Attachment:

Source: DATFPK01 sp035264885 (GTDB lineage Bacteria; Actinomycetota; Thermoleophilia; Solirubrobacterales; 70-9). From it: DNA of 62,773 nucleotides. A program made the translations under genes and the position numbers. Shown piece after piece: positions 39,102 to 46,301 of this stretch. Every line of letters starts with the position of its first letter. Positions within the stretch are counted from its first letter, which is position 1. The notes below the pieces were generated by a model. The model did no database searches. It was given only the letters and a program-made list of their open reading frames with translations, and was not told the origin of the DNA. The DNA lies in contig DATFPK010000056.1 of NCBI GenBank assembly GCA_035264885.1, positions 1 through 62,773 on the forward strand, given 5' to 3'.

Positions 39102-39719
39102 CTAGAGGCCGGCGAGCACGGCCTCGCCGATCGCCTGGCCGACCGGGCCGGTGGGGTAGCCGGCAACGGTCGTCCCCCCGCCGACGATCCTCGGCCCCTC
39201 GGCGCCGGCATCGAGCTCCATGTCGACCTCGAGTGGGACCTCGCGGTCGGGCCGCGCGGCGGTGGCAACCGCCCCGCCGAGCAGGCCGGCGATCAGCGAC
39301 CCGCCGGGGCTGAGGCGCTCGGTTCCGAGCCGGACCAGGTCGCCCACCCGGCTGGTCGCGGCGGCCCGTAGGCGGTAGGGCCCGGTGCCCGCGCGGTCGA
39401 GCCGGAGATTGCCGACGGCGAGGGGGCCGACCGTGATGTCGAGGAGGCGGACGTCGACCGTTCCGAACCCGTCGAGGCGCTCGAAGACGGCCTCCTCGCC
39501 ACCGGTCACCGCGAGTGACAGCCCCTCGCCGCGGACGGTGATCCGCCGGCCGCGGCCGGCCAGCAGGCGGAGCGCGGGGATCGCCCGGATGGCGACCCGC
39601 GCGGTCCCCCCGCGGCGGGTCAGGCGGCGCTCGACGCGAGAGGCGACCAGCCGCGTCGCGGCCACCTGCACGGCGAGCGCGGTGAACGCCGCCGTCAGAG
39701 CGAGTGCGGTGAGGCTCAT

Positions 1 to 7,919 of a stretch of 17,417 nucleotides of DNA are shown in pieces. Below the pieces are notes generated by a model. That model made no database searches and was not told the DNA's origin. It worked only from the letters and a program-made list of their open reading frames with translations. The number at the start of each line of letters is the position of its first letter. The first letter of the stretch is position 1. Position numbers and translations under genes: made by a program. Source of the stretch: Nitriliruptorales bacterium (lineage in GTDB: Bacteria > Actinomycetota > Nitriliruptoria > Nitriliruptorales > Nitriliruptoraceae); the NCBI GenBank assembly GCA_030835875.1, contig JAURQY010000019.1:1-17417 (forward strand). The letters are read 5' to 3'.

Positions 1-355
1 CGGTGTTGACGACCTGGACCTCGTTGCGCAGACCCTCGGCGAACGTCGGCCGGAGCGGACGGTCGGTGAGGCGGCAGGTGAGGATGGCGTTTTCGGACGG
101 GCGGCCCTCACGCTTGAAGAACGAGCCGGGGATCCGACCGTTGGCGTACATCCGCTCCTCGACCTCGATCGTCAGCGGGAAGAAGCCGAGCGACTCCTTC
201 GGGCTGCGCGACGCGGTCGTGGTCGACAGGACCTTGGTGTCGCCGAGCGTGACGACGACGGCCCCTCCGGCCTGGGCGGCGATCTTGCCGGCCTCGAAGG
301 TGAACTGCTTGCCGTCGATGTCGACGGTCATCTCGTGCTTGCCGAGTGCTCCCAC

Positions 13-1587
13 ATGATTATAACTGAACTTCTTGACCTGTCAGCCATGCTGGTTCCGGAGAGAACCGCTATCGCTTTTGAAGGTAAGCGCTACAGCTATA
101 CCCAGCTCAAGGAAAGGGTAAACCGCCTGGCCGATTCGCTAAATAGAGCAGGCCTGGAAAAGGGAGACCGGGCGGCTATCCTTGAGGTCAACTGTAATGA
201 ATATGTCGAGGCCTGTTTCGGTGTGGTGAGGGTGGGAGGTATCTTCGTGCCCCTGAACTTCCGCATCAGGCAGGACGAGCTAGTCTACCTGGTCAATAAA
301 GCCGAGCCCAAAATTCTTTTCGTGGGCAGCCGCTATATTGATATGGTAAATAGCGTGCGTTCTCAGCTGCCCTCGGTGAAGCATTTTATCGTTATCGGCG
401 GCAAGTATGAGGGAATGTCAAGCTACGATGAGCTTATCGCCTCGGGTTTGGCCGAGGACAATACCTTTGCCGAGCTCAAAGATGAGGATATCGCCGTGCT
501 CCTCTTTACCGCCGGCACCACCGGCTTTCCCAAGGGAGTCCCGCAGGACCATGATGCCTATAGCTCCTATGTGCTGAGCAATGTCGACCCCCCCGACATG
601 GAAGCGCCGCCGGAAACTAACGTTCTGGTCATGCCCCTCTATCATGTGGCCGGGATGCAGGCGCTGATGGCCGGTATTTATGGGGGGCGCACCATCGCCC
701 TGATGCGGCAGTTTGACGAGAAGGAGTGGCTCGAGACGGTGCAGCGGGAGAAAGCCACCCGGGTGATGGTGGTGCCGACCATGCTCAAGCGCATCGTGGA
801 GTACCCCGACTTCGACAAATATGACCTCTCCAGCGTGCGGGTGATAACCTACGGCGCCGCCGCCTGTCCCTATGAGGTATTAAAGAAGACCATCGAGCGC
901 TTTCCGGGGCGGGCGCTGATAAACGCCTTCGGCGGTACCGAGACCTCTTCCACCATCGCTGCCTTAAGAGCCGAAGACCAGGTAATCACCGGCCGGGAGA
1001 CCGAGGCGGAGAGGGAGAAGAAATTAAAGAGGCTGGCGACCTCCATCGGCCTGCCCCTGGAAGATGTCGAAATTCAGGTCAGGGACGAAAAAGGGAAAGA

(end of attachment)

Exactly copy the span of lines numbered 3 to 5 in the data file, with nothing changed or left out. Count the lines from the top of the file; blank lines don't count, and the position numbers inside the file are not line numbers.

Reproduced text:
39102 CTAGAGGCCGGCGAGCACGGCCTCGCCGATCGCCTGGCCGACCGGGCCGGTGGGGTAGCCGGCAACGGTCGTCCCCCCGCCGACGATCCTCGGCCCCTC
39201 GGCGCCGGCATCGAGCTCCATGTCGACCTCGAGTGGGACCTCGCGGTCGGGCCGCGCGGCGGTGGCAACCGCCCCGCCGAGCAGGCCGGCGATCAGCGAC
39301 CCGCCGGGGCTGAGGCGCTCGGTTCCGAGCCGGACCAGGTCGCCCACCCGGCTGGTCGCGGCGGCCCGTAGGCGGTAGGGCCCGGTGCCCGCGCGGTCGA